The State of Affairs

As the Karnataka Home Minister has observed, Amnesty India is not new to either India or Bengaluru. It’s been closely working with no less than the Karnataka police (especially in Bengaluru) on the issues of violence against women. Amnesty’s work has been twofold in this regard: to help the Police become more sensitive towards cases and victims of sexual harassment and violence, as well as to help the victims of sexual violence/harassment to report/file their cases.  Its campaign Ready to Report was well received by the state as well as the public at large.    

However, all this was hardly sufficient to deter the complainants and their political allies from spreading misinformation about the organisation and demanding its immediate ban. Why? Because Amnesty is driven by foreign funds and the organisation supports ‘jihadist’ projects that are biased towards Hindus, while ignoring human rights violations by non-state actors. From which we are supposed to conclude that Amnesty India is anti-Indian government and anti-national.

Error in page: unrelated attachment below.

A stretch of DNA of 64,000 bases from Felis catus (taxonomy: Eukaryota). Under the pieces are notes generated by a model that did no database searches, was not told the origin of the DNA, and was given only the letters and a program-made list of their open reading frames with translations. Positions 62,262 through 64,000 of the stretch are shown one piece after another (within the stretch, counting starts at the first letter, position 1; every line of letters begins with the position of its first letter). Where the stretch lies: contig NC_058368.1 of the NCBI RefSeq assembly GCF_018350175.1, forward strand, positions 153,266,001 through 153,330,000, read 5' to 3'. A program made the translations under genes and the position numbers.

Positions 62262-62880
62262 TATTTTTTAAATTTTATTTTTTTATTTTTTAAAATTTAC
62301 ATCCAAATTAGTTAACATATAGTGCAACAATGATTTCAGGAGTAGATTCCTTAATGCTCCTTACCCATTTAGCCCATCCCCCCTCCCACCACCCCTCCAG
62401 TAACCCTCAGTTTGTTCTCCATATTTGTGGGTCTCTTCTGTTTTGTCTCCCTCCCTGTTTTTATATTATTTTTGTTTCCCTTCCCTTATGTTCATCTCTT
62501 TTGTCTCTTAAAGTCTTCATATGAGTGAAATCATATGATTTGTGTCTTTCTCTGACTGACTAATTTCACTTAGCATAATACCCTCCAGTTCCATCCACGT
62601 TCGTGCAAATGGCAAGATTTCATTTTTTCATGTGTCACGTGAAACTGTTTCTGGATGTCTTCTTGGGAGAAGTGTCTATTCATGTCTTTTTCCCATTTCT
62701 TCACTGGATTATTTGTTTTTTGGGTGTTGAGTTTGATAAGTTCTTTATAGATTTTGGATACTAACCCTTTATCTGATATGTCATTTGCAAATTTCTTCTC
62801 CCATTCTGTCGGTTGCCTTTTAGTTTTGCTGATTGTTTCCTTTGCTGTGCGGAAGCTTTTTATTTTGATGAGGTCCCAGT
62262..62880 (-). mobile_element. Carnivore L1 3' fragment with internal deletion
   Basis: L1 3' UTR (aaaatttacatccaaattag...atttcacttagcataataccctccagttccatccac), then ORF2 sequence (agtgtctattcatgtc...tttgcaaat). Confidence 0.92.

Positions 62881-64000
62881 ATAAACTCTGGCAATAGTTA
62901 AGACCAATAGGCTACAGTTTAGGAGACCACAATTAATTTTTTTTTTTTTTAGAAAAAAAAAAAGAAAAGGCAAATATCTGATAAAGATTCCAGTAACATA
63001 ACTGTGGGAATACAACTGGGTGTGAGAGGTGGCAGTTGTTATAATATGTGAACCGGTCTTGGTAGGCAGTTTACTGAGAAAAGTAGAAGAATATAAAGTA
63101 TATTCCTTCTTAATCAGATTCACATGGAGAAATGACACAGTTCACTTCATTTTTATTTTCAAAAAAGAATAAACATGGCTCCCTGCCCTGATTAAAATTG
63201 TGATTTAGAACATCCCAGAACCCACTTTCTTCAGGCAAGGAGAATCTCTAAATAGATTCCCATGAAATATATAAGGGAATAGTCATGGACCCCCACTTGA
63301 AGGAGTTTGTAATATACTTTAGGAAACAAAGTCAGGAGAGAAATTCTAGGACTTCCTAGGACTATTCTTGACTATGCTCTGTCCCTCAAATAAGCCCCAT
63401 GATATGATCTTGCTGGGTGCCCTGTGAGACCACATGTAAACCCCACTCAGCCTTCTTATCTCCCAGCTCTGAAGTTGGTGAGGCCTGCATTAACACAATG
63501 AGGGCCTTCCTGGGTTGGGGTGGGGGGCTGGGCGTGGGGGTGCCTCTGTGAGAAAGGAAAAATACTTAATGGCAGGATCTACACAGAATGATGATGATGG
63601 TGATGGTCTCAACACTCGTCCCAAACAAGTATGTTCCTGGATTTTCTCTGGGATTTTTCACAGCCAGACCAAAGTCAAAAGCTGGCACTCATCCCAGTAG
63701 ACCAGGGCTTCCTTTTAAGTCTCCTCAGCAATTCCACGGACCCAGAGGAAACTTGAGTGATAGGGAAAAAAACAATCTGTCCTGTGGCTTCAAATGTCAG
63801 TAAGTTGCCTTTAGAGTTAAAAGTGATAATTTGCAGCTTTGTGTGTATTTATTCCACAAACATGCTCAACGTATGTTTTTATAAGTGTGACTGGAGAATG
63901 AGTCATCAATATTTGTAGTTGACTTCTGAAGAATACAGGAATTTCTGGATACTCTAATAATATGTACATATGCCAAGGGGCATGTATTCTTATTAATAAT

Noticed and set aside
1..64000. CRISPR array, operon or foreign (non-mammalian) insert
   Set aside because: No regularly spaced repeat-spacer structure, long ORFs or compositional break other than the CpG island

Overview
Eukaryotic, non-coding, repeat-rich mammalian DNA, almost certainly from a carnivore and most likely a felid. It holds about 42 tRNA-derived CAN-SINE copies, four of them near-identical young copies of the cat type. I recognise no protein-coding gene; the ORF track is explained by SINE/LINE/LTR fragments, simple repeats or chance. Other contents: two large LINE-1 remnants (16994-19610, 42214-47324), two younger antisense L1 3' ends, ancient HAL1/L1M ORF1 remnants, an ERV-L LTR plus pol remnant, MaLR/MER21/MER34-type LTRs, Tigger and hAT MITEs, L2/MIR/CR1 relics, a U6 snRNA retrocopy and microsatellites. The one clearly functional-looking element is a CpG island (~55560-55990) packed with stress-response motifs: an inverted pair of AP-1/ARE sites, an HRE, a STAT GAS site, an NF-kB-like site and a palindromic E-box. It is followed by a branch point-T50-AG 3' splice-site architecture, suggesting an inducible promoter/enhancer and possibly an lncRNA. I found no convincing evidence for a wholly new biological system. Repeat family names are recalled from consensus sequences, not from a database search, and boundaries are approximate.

While the sedition charge against Amnesty India holds no water, we would do well to recognise that the humanitarian crises that we’re battling in our part of the world are complex and multifaceted. Amnesty India is too small an organisation to address and deal with all aspects of even one problem, like that of those who are victims of Kashmir’s history of violence. We require hundreds of organisations that will not pitch one community against another, but rather work towards redressing the wrongs people have suffered. Amnesty India is just one of them, and bringing their work to a standstill achieves nothing.

newslaundry logo

Pay to keep news free

Complaining about the media is easy and often justified. But hey, it’s the model that’s flawed.

Comments

We take comments from subscribers only!  Subscribe now to post comments! 
Already a subscriber?  Login


You may also like